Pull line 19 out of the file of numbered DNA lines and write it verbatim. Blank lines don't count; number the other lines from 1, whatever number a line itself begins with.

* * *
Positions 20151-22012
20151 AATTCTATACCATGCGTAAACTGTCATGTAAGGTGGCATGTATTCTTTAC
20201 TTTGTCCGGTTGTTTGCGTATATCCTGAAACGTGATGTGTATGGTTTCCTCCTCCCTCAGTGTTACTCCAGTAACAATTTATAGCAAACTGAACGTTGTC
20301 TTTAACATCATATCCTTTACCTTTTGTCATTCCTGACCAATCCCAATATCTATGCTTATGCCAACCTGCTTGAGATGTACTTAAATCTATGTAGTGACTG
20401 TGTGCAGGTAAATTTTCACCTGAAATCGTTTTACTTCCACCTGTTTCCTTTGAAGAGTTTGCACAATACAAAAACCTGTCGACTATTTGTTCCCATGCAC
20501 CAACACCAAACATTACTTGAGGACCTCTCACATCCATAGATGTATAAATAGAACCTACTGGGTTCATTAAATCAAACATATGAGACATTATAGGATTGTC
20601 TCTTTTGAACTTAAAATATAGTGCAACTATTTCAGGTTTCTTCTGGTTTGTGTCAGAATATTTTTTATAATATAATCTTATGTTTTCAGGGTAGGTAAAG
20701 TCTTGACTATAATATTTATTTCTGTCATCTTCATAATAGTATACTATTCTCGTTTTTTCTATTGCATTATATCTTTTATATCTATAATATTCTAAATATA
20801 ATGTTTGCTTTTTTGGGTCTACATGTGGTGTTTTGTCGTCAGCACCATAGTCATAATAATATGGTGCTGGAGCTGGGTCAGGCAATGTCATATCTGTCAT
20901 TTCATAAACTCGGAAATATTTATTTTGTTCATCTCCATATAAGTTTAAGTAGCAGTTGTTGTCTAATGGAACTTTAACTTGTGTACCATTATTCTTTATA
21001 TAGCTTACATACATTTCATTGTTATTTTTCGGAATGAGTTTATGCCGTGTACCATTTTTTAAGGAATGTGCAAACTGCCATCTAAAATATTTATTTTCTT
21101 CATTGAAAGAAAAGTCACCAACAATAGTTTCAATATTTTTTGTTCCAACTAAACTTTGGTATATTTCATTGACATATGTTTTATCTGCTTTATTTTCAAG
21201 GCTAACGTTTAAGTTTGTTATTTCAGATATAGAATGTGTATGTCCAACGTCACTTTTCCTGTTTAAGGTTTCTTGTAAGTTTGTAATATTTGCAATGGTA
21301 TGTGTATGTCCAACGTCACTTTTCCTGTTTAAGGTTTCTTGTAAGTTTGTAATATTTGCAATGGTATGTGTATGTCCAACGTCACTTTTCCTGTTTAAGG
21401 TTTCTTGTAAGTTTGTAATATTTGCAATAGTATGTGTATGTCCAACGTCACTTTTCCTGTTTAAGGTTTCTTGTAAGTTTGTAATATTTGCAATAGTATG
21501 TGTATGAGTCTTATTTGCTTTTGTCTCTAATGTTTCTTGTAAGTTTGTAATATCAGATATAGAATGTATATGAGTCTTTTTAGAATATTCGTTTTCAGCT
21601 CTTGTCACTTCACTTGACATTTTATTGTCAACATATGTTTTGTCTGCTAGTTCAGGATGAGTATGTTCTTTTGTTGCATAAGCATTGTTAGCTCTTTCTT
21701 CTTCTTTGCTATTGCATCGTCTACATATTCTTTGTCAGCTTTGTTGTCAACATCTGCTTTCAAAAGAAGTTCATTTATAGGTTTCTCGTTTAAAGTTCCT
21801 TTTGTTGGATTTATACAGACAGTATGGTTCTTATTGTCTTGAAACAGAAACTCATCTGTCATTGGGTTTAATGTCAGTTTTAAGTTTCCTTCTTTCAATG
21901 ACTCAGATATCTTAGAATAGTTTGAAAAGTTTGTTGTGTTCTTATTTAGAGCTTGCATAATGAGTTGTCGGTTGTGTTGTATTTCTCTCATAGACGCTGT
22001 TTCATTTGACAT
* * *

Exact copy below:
21801 TTTGTTGGATTTATACAGACAGTATGGTTCTTATTGTCTTGAAACAGAAACTCATCTGTCATTGGGTTTAATGTCAGTTTTAAGTTTCCTTCTTTCAATG